Pharma TBTF

We’ve been wondering what Pharma’s gonna do when the patents expire (NYT article, here. )

Answer: nothing.

Or rather, sit around and wait for a bail out.

And some say they’re going to M&A their way out of it. Bad idea!

 

 


Backing up, what’s the problem?

Answer:  All these great zillion dollar drugs are going off patent, like, soon.

Question: How did it happen, that all these once gushing pipelines went dry all at once?

We have an answer, explained using the following chart:

 

From: http://www.usdoj.gov/atr/public/workshops/docs/202610.htm#gen

Click on it if you can’t see it clearly.

1989 was  the year Madonna filed for divorce from Sean Penn, and right about the same time, that first batch of blockbuster patents was filed by all those pharmas at the bottom of the chart, (Warner Lambert and lipitor, to name the most noteworthy).

Now, 20+ years later, Sean Penn is off to Haiti with Charlie Sheen, and most of those early patents are expired or coming up for expiration. But, more importantly, look at the top of the lineage — there are a handful of pharmas (less now, if one were to update it).

Pharma has now set itself up to be too big to fail.

Hence, the empty pipelines. Why bother inventing if you can just get the government to give you a handout? (More below).

So, why did the industry shake out like this?

And, we remember meetings from some time ago where corporate pharma schmoos sat around playing 2+2=5, in trying to figure out which merger would place them above some other company in terms of market cap.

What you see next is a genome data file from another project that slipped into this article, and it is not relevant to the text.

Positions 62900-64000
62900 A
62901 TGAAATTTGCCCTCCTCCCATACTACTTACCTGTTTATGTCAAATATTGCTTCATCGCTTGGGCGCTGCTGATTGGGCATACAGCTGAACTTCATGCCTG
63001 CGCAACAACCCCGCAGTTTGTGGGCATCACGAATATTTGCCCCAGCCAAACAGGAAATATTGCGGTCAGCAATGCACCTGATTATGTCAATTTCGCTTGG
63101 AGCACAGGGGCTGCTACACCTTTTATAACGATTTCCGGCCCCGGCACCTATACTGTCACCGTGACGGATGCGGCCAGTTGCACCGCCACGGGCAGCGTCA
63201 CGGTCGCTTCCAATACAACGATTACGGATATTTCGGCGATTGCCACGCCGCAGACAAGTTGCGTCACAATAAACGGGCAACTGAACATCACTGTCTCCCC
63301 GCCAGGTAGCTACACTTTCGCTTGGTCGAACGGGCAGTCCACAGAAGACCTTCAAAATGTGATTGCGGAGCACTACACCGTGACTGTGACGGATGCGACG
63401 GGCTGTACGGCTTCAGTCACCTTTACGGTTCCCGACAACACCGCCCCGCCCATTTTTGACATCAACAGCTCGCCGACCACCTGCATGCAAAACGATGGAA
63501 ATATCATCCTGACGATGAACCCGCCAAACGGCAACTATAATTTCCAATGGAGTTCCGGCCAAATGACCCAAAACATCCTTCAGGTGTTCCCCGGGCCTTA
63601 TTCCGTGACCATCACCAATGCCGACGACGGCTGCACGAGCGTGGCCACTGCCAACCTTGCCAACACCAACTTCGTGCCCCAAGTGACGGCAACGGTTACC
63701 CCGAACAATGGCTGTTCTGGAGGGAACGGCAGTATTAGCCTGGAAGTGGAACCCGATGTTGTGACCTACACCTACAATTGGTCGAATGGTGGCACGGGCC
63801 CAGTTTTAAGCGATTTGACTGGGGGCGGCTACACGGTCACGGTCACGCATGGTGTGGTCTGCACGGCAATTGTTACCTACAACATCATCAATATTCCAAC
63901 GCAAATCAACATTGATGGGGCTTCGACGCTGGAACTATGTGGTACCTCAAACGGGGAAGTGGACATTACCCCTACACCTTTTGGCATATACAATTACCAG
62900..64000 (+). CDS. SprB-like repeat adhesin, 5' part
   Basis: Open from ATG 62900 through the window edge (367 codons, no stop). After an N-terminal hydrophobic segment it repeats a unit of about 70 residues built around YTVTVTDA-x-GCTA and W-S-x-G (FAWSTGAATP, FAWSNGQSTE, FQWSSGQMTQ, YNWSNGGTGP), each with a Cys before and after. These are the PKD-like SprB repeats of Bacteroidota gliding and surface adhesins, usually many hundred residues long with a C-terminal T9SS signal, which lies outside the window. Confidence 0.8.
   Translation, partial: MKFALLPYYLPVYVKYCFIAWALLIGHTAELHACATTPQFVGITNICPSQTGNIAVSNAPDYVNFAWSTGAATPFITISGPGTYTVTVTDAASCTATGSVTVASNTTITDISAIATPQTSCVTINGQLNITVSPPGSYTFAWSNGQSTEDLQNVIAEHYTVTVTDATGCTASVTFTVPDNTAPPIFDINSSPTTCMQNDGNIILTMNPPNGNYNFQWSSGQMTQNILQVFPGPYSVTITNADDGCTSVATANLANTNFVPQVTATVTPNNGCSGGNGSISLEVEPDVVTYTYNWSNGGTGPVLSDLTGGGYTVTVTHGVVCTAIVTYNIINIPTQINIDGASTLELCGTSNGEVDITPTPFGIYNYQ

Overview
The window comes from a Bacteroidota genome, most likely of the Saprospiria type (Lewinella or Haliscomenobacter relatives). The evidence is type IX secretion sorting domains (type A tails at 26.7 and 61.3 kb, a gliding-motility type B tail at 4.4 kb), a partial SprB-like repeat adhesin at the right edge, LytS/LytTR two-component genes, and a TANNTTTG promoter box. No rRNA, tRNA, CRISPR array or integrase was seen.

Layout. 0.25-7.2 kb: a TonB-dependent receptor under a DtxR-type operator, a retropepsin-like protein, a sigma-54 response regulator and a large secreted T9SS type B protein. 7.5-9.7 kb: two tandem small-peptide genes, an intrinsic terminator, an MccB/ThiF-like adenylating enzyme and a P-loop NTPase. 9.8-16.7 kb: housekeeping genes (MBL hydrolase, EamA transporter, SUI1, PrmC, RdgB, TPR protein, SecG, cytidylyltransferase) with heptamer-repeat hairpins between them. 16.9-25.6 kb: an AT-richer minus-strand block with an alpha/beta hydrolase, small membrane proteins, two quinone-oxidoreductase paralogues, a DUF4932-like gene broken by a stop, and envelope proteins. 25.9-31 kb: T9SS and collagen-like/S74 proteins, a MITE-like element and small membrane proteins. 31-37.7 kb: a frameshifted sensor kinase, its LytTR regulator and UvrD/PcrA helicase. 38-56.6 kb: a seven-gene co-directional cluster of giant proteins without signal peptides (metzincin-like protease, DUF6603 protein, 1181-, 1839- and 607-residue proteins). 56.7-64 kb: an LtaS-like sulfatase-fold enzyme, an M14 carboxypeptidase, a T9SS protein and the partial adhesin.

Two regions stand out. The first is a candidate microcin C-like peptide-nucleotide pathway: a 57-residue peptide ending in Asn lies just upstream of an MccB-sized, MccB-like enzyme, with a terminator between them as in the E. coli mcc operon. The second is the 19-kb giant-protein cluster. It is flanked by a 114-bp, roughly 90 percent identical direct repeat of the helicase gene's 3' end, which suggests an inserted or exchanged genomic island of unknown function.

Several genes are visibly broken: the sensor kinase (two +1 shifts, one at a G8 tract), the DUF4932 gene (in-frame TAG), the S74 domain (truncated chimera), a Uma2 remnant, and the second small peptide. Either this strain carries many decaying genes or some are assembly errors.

It’s not that these M&A’s weren’t reviewed for anti-competitive effect under Hart-Scott-Rodino (and your loyal bloggist did plenty of the HSR analyses for all sorts of permutations not on that chart, that never happened).

No, the FTC  missed the forest for the trees. Horizontal mergers were analyzed in light of reducing competition in relevant markets defined by individual therapeutic markets, rather than in the pharma market as a whole. They didn’t see that reducing the number of players resulted in reducing competition, and innovation.

The focus was on efficiencies, Chicago school style. Why have 2 departments for clinical trials? Buy the company, make one department, remove inefficiencies, and everyone is more competitive and drugs cost less.

Except that’s not what happened.

So, a first bail out in the FTC turning a blind eye to antitrust/anticompetition concerns, and now a second bail out.

This second one will probably be in the form of patent term extensions or data exclusivity extensions, same difference, really.   And, there’s raising the bar on biosimilars, as protection against biological generics. The Supreme Court has already declined to review the pay-for-delay case, so a pharma can pay a generic to not come on the market, just like the government pays farmers not to grow stuff. It’s a subsidy.  It’s a government handout in the form of laws designed to prop up premium pricing for those who did nothing but sit around, quashing innovation, and practicing (in our view) a sloppy version of control fraud.